Growing Kids Skinner's Way
by JUSTIN D. BARNARD
Director of the Institute for Intellectual Discipleship
June 10, 2010 - The most recent issue of Pediatrics has released a longitudinal study that finds children raised by lesbian couples “demonstrate healthy psychological adjustment”. In fact, the results of the 25-year study indicate that the teenage children of those lesbian couples who participated are more socially well-adjusted than a relevant control group of peers raised by heterosexual parents.
In keeping with choreographic expectations, key conservative Christian voices have already begun to question the study’s validity. They correctly point out, among other things, that despite its appearance in the peer-reviewed journal of the American Academy of Pediatrics, the research was funded by Gay-Lesbian advocacy groups.
For many evangelical culture warriors, the results of this kind of study, if scientifically valid, would represent a serious blow to the avenues by which one attempts to uphold the sanctity of traditional marriage and families. For among the planks in the argumentative strategy for the latter is the claim that (all other things being equal) children are better off when raised by a father and mother than when raised in say, a lesbian household.
Of course, the tricky part in the psychosocial sciences is saying exactly what is meant by “better off.” Far too often, evangelicals mean nothing more by “better off” than what the reigning paradigms within the psychosocial sciences proscribe. Thus, evangelicals commission their own studies, employing these paradigms and tools in an effort to demonstrate the veracity of the key claim.
The trouble is, as this new study potentially illustrates, that it might turn out that according to the reigning paradigms and tools of the psychosocial sciences, the children of lesbian parents are “better off” than the children of the Cleavers. If this happens (as perhaps it has in the present case), what’s an evangelical cultural warrior to do? Perhaps this study represents an occasion for evangelicals to think more deeply about what is meant by “better off” and how that concept is validated in the psychosocial sciences.
The study under consideration measured the children’s well-being using the “Child Behavior Checklist” (CBCL) – a standard assessment tool developed by the Achenbach System of Empirically Based Assessment. No doubt, it is a standard, widely-accepted instrument in psychosocial scientific research. But in conjunction with an inherently value-laden concept like human flourishing (i.e., being “better off” or just plain “well off”) the use of the CBCL carries a tacit assumption about which evangelicals ought to be dubious.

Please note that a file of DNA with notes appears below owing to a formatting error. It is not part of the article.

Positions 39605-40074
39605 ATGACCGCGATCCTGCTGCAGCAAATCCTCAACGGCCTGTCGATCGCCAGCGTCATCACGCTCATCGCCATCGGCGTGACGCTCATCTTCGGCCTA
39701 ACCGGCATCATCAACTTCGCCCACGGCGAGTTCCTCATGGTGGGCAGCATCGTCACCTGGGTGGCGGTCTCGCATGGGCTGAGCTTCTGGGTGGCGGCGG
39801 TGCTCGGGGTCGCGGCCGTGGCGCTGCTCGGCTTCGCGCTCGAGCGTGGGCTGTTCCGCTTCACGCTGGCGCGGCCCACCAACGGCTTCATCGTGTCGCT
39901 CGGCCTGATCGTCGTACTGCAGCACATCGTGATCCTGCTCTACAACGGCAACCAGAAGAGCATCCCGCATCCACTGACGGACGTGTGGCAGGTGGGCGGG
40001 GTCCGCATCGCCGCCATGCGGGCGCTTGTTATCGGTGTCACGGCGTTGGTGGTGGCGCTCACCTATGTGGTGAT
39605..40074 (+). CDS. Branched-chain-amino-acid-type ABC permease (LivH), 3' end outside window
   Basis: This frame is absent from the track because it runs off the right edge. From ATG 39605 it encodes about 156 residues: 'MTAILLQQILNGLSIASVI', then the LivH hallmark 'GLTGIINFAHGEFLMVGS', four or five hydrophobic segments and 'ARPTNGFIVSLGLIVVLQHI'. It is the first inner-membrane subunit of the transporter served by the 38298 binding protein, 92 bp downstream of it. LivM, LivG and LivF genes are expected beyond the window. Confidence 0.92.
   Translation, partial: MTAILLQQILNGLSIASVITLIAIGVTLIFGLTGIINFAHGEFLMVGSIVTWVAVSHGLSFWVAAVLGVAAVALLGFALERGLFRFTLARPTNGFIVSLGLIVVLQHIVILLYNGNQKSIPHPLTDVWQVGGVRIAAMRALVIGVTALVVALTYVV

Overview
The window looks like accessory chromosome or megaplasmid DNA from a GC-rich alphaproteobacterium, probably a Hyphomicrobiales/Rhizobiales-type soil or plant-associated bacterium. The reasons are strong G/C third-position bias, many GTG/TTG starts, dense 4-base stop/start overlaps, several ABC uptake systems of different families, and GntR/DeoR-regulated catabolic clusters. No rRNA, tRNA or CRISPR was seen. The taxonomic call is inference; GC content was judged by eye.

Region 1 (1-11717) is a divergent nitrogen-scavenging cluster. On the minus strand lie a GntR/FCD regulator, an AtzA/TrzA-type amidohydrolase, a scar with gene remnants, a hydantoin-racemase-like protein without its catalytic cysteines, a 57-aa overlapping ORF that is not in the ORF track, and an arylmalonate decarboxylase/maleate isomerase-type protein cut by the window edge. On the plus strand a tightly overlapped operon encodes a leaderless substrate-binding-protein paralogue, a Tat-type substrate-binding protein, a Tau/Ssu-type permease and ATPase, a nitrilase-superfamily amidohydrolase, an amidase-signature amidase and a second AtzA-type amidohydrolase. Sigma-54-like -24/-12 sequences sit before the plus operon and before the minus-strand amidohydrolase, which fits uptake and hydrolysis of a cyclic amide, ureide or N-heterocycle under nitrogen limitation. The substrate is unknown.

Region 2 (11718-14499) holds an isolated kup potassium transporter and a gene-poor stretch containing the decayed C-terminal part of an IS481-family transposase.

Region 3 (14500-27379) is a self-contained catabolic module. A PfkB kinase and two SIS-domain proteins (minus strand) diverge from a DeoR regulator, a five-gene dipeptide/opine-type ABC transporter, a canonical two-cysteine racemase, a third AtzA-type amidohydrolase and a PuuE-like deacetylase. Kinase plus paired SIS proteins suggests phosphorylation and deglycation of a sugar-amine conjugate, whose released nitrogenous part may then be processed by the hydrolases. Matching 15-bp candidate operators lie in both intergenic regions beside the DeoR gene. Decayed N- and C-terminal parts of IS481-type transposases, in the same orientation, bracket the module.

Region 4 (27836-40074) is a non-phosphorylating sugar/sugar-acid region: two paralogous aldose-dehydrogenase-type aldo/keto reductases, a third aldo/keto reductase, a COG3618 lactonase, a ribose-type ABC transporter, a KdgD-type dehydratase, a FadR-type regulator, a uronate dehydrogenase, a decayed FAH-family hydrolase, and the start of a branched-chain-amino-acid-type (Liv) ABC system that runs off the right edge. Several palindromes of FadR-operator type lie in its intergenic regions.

Specifically, the use of the CBCL as a measure of human well-being is reductionistic. It assumes that to be well is to exhibit a certain set of measurable (i.e., observable) behaviors. Thus, those who exhibit the requisite behaviors (quite literally, those who manage to check off the right boxes) are “better off” than those who don’t.
If human flourishing were reducible to the appropriate display of a desired set of behaviors, then surely parental arrangements would be a matter of complete indifference. After all, it is at least theoretically possible (and lately, increasingly feasible) to guarantee the requisite behavioral outcomes by means of psychotropic drugs. (Think of Huxley’s Brave New World.) Thus, if being happy, healthy, and well-adjusted means nothing more than exhibiting a certain set of behaviors for the social scientist to check off, then kids from almost any kind of household could, in principle, achieve this end – provided they have been afforded the appropriate stimuli.
Of course, from a Christian point of view human well-being is not merely a function of succeeding in producing the “right” behavioral outputs. Thus, the claim that children raised by a dad and mom are “better off” than children raised by two dads or two moms is not merely the claim that children raised by the former are more likely to manifest the desired behaviors than those raised by the latter. If it is, then evangelicals are fighting a culture war in which they’ve turned their enemy’s weapons on themselves.